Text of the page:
From Russia with Regrets

Most of us have a record that provides opportunities to pen apologies. Even so, most of us, including your correspondent, have little practice in mumbling regrets. Thus, what follows, might be a bit clumsy.

Writing essays involves perils. Expected is a bit of originality, a dose of perspective, and a tad of wisdom, generated by the knowledge of a specific subject. Occasionally, during its fifteen years, “Duly Noted” might have scored by that standard. In doing so, it intended to avoid the safe political correctness to present points that evolved as forecast. Regardless of the dictate of fully justified modesty, this might have often been the case until recently. Then the jug, that went to the well too often, broke. It happened on June 29, in a piece titled “The Russian Matter”.

There the writer pleaded for an enhanced American-Russian rapprochement thought to be an expression of the multiple compatible interests of both parties. Leaders with a will to use power to achieve ends that conform to a realistic reading of the national interest seemed to constitute a supportive factor.

In the months that passed, events have taken an unexpected turn. With the Korea-crisis as the catalyst, the project seems to be postponed, if not crushed. Therefore, honesty toward the reader demands to admit an error of judgment. While the plea for cooperation had a rational basis not in terms of general expectations and by the norm of national interest, the failure is obvious. What is to be blamed? On the part of the writer, the factor of desirability and hope might have made him miss a reality that is now asserting itself. On the level of policymaking, forces had emerged that blocked the way to a constructive consensus that would have been of greater benefit than corrosive confrontation.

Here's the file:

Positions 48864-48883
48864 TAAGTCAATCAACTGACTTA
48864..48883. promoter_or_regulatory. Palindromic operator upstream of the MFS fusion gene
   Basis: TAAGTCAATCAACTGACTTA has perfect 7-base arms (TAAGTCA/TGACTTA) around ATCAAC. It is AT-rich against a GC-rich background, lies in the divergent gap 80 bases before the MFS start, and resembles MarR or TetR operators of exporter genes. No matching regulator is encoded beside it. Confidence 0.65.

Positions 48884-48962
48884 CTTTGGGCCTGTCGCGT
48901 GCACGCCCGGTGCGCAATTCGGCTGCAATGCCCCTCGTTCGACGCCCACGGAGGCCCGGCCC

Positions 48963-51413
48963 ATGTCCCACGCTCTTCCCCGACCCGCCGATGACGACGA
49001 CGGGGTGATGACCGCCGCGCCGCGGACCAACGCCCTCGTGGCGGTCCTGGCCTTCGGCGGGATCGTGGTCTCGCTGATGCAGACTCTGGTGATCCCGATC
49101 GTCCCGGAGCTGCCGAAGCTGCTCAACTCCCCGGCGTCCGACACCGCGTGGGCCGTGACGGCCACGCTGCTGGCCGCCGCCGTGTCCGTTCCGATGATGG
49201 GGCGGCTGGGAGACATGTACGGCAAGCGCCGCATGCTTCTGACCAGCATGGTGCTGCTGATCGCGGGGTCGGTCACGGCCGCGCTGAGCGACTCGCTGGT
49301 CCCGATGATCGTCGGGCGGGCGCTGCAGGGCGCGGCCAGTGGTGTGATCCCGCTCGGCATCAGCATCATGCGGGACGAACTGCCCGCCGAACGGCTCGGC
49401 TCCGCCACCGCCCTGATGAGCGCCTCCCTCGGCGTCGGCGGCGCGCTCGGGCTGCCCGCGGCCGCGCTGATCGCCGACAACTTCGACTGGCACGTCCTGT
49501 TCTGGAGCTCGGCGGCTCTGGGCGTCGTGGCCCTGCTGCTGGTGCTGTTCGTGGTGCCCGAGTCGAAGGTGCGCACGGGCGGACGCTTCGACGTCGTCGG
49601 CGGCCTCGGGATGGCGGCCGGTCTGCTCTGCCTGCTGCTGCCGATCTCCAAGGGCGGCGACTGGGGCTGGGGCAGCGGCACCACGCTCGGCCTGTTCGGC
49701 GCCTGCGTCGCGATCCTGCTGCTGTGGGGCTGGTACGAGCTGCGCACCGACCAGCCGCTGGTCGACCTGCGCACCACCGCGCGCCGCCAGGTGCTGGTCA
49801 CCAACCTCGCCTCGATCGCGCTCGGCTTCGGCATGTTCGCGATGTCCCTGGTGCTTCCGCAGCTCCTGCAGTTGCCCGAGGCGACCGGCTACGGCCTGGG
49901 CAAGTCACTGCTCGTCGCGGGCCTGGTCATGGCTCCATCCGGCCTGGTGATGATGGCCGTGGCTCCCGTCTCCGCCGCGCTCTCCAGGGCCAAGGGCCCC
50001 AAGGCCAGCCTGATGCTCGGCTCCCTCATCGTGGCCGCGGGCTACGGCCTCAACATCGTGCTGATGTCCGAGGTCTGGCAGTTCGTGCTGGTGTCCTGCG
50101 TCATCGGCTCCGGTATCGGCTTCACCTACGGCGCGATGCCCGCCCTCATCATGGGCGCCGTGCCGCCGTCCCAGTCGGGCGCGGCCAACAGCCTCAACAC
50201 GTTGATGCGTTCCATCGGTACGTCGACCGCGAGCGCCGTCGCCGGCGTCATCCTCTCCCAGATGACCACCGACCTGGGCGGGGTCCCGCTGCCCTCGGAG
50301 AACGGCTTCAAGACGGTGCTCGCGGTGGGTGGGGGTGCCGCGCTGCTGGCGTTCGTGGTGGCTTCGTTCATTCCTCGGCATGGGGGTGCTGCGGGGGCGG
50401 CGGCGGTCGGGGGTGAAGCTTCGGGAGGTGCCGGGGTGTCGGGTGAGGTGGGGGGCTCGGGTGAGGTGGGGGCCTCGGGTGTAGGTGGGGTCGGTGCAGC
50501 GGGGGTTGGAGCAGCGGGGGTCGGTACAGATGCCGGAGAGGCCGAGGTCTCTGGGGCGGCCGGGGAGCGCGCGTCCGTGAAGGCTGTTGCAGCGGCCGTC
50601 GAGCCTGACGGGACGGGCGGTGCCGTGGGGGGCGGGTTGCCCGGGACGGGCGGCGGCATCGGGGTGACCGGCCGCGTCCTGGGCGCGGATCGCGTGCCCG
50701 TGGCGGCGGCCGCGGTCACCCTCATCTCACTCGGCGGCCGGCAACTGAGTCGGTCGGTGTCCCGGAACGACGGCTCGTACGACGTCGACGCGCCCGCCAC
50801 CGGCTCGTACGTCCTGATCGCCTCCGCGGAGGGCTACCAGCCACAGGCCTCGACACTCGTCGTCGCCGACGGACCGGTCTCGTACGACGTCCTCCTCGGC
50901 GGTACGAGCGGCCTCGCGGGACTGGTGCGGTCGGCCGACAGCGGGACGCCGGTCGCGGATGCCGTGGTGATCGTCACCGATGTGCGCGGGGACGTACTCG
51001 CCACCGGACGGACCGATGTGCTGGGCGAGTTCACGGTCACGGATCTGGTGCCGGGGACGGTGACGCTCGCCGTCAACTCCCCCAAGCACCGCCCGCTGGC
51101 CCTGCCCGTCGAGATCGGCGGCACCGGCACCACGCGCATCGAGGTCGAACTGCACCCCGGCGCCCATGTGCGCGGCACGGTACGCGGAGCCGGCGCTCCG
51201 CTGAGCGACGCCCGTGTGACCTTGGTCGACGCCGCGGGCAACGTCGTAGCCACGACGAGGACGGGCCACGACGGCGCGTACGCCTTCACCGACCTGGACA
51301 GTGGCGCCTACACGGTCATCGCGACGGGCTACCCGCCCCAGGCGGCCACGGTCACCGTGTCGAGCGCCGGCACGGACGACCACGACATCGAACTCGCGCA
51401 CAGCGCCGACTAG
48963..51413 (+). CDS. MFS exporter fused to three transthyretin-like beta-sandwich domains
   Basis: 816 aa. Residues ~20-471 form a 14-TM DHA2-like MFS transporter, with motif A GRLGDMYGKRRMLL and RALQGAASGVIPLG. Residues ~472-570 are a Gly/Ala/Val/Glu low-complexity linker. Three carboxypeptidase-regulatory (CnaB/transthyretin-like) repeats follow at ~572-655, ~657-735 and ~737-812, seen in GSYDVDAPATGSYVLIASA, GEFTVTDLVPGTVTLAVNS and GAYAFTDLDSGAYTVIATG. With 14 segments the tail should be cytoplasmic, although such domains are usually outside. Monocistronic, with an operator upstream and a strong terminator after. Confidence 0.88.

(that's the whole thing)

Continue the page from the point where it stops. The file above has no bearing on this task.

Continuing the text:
What happened? The facts are told by the headlines. Let us begin with President Trump. He came to power representing a break with conventional politicking. That resulted in unorthodox goals, a new beginning with Russia being one of them. His ability to act on that was curtailed from the outset by making any overture to Russia into an indicator of political impropriety. This forced him to harden his stance. His flagellation must have been decoded as an indication that, POTUS has no full control over his anti-Russian land. Ergo, he might be unable to deliver on his promises indicating that, the US is not a sufficiently stable partner to implement a grand bargain.

Now to Putin and Russia. For one thing, inculcated “Soviet” perceptions imply the presence of a recalcitrant element in the state machine. It is blinded by the earlier culture of antagonism and by the tendency to fear or to despise everything new and foreign –and the enemy that happens to be the cold war victor.

The skewed discernment, apparently at least partially shared by Putin, has produced a number of habit-shaped confrontations with the USA.